3 Important Money Lessons You Can Teach Your Kids Today

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As soon as your kids can count, they’re ready to learn about money and spending limits. Why start so early? Children understand basic money concepts by age 3 and money habits are set by age 7. It’s important to teach your kids these important money lessons, and you can start today. 

1. Making Money Takes Hard Work 

Money doesn’t grow on trees, unfortunately. In reality, you and your children have to work hard to earn money. 

That’s why it’s a good idea to give your children age-appropriate chores. Assign a dollar amount to each chore, and pay your kids daily or weekly. As your kids work, they learn how to be responsible and discover the correlation between effort and financial results. 

Once your children are old enough, encourage them to get a job. Your kids may work for a traditional employer or start a gig walking pets, babysitting youngsters or mowing lawns. 

2. Spending Money Requires Thought

As an adult, you make thoughtful financial decisions every time you brew coffee at home, review job perks, or compare brand name and generic grocery items. Your kids need to learn the same thoughtfulness. 

Thoughtful spending starts when you challenge your kids to save 50%, give away 10% and spend 20%. Customize these amounts as needed to help your kids establish a solid financial footing. 

Try it This Way

Give your children autonomy over how they spend their money. You can talk together about purchases and teach your kids how to make decisions about what to buy, but ultimately, they have the final say. 

You may also teach your kids to think like a boss. Show them how you create a budget, manage income and prioritize bills. Take your kids shopping, too, so they can learn how to plan their purchases, evaluate products, respect spending limits, and think through their options. 

To reinforce thoughtfulness, refuse to offer a bail-out when your kids overspend or don’t have enough money to buy something they really want. Let your kids experience the pain of a financial shortage as you help them learn smart money management skills.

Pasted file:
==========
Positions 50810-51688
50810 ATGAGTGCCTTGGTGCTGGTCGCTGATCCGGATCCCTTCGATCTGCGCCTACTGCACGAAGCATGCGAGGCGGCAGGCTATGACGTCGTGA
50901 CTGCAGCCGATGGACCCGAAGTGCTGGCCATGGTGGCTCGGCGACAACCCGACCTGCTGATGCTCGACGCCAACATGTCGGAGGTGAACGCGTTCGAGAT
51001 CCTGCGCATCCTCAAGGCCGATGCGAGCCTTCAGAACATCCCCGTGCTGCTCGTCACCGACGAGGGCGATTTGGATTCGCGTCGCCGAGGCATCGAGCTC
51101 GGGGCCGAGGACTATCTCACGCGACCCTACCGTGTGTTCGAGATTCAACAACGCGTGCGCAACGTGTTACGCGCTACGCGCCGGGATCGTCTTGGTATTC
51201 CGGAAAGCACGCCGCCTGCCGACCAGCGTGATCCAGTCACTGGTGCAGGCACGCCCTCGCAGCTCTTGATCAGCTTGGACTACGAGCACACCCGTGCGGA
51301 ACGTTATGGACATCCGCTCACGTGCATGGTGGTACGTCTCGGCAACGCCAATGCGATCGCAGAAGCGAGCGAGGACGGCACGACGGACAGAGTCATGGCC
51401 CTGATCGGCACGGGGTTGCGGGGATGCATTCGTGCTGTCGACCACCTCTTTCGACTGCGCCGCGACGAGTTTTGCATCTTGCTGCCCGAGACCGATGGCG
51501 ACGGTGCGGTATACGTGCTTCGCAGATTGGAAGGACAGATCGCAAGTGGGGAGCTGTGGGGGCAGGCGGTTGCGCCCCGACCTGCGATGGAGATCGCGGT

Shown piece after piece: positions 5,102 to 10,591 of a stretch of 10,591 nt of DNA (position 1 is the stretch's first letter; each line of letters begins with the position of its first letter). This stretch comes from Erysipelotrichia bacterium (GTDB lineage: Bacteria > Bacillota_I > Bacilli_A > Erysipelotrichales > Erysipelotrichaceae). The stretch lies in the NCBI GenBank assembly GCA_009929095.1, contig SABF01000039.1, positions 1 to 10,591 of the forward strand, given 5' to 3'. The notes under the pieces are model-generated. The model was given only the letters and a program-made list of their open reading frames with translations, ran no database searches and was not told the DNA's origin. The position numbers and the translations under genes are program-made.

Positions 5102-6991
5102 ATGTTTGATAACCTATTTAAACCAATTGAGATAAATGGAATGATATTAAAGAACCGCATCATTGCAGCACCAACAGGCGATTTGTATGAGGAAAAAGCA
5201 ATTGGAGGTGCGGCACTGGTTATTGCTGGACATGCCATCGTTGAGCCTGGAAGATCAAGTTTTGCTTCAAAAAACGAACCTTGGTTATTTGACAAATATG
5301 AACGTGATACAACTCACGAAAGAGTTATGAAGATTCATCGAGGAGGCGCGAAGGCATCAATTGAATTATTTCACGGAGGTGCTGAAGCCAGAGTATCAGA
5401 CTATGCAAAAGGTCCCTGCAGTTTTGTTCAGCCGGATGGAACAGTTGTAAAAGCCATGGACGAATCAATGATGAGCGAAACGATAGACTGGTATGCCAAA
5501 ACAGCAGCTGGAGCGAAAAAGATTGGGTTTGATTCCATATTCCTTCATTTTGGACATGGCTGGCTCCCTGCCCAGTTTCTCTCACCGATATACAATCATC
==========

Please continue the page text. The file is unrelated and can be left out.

3. Saving Money is Worth the Wait

Most kids – and adults, too – are impatient. Who wants to save money for a big purchase when it’s so tempting to buy little stuff today? But saving is worth the wait, and you can prove this concept to your kids as you maximize your savings and utilize effective teaching tools. It’s one of the money lessons we have to remind ourselves of every now and then.

Try using a clear piggy bank to show your kids how fast their money accumulates when they save.

Teach your kids about compound interest, too. Pay your children extra when they choose to save rather than spend or open an interest-bearing savings account together. 

You can also ask your kids to choose a toy or other item they want and plan to save up for that item. Create a chart, graph or visual aid that marks the savings progress. With this prompt, your children learn to delay gratification.

Through these three money lessons, you give your children a solid foundation in money management, and you rediscover important financial tools, too.


About the Author: Jennifer Turner writes web content for a variety of clients. As a gig worker, she understands the benefits and challenges of the industry, which is why she prioritizes daily self-care. Find her at WriterAccess.

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